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Serge Ibaka and P.J. Tucker have Raptors looking tougher for playoffs

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AUBURN HILLS, Mich. – Raptors coach Dwane Casey praised plenty of his players after beating the Pistons on Wednesday – Kyle Lowry for hitting the ground running after a wrist injury, Cory Joseph for sparking a 20-point comeback, DeMar DeRozan for nailing a big shot late, Jonas Valanciunas for hitting a clutch free throw.

And then Casey got to Serge Ibaka and P.J. Tucker.

“They gave us physical toughness,” Casey said, “that we haven’t had.”

Since the start of the 2013-14 season, Toronto has won 201 games – more than any team in the East. But the Raptors have disappointed in the playoffs.

As the No. 3 seed in 2014, they lost to the Nets. Again with home-court advantage in 2015, Toronto got swept by the Wizards. The Raptors finally got off the schneid after winning franchise-record 56 games and securing the number two seed last year, but they still looked unimpressive while scraping by the Pacers and Heat in seven games a piece.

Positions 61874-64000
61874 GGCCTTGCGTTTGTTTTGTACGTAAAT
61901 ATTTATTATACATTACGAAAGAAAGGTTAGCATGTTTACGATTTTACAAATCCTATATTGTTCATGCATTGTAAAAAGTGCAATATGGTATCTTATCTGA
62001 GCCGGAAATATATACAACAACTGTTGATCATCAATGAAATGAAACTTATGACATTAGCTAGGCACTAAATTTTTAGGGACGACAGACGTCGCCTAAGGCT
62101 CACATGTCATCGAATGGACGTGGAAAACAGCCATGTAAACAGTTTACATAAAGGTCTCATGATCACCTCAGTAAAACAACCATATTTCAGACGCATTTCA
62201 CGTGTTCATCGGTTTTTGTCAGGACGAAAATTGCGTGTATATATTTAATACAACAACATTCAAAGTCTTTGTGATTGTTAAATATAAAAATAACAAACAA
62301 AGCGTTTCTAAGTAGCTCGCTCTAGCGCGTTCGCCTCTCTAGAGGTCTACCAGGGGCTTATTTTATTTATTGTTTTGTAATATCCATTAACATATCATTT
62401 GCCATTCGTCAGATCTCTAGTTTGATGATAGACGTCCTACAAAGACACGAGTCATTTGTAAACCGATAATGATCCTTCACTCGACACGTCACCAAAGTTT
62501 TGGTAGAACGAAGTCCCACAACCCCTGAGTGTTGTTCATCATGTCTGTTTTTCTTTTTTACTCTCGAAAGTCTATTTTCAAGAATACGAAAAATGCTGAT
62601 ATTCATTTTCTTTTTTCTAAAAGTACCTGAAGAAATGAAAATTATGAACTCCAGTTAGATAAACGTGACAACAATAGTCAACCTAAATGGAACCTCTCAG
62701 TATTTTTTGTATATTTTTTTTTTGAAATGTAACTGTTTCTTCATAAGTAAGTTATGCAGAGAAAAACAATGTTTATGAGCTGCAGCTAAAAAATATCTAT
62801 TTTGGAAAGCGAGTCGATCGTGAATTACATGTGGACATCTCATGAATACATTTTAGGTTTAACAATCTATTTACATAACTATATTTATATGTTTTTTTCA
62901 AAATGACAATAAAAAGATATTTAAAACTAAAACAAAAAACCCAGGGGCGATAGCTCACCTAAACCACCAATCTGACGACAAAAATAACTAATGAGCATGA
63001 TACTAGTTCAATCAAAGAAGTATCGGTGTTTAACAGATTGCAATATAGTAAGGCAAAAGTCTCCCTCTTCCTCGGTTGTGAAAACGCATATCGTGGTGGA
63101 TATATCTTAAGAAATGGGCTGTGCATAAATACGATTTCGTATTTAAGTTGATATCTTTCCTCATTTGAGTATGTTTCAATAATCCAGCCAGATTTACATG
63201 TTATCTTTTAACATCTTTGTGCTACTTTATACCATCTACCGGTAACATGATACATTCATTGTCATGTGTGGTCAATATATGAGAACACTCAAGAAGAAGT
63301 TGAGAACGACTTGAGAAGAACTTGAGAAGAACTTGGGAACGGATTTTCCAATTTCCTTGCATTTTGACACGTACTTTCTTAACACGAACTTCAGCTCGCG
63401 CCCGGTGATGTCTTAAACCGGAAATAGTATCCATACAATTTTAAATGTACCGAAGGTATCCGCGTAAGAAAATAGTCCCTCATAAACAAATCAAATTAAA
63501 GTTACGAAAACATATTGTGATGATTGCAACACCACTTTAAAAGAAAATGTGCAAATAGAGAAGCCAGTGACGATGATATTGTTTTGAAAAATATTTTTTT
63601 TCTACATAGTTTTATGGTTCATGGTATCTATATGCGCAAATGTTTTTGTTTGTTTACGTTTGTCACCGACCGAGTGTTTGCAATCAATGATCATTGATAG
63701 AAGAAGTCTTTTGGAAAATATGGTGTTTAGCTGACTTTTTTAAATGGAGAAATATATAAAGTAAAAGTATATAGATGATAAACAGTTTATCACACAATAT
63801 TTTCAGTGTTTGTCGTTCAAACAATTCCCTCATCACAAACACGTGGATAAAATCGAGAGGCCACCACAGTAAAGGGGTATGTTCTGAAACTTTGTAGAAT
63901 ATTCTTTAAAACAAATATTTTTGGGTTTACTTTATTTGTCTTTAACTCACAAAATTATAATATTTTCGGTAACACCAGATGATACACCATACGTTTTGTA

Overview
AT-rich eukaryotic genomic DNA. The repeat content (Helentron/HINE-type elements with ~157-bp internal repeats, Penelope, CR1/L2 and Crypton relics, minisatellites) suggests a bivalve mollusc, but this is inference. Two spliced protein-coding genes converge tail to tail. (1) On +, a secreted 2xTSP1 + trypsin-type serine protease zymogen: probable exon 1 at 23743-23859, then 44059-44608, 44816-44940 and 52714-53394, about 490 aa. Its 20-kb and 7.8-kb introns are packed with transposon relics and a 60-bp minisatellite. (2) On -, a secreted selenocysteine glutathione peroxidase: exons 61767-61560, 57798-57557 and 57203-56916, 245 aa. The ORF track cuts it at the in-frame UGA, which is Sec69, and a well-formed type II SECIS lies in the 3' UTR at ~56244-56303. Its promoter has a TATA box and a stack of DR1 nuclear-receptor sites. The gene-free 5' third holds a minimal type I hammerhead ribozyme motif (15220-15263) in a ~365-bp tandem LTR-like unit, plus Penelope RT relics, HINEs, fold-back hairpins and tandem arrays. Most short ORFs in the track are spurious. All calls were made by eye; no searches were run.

This year could be different.

Toronto (48-31) is once again impressing in the regular season. But Ibaka and Tucker – acquired in February trades before the deadline – have changes this team’s dynamic in a way that bodes well for the postseason.

Ibaka is a shot-blocking big man who’s hitting the defensive glass harder in a contract year. Though just 6-foot-6, Tucker uses his strength and physicality to be a combo forward who can even cover some guards.

With those two on the court, the Raptors have allowed just 100.3 points per 100 possessions – a mark that would lead the league over the full season.

“Of course. It’s not surprising,” Ibaka said. “That’s why we’re here.”

For now.

They’re really in Toronto to help in a potential playoff rematch with the Cavaliers, who beat the Raptors in last year’s Eastern Conference finals. Tucker has even received some buzz as a LeBron James stopper, and though his ability to shut down LeBron is surely overstated, Tucker brings a new element to his new team.

Toronto’s offense has drive the team’s success the last few years.

The Raptors ranked third in offensive rating and 23rd in defensive rating in 2014-15. So, they signed DeMarre Carroll, Cory Joseph and Bismack Biyombo the following summer to shore up their defense. It improved, but not to a high level. Last season, Toronto’s defense ranked 11th – its fifth-ranked offense still better. That style continued to start this season, the Raptors ranking fourth offensively and 16th defensively at the All-Star break.

Enter Ibaka and Tucker.

Toronto has the NBA’s fourth-best defense since the trade deadline.

Here’s the Raptors’ ranking in offensive (red) and defensive (black) rating each year, with this season split by the trade deadline:

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Year Offensive Defensive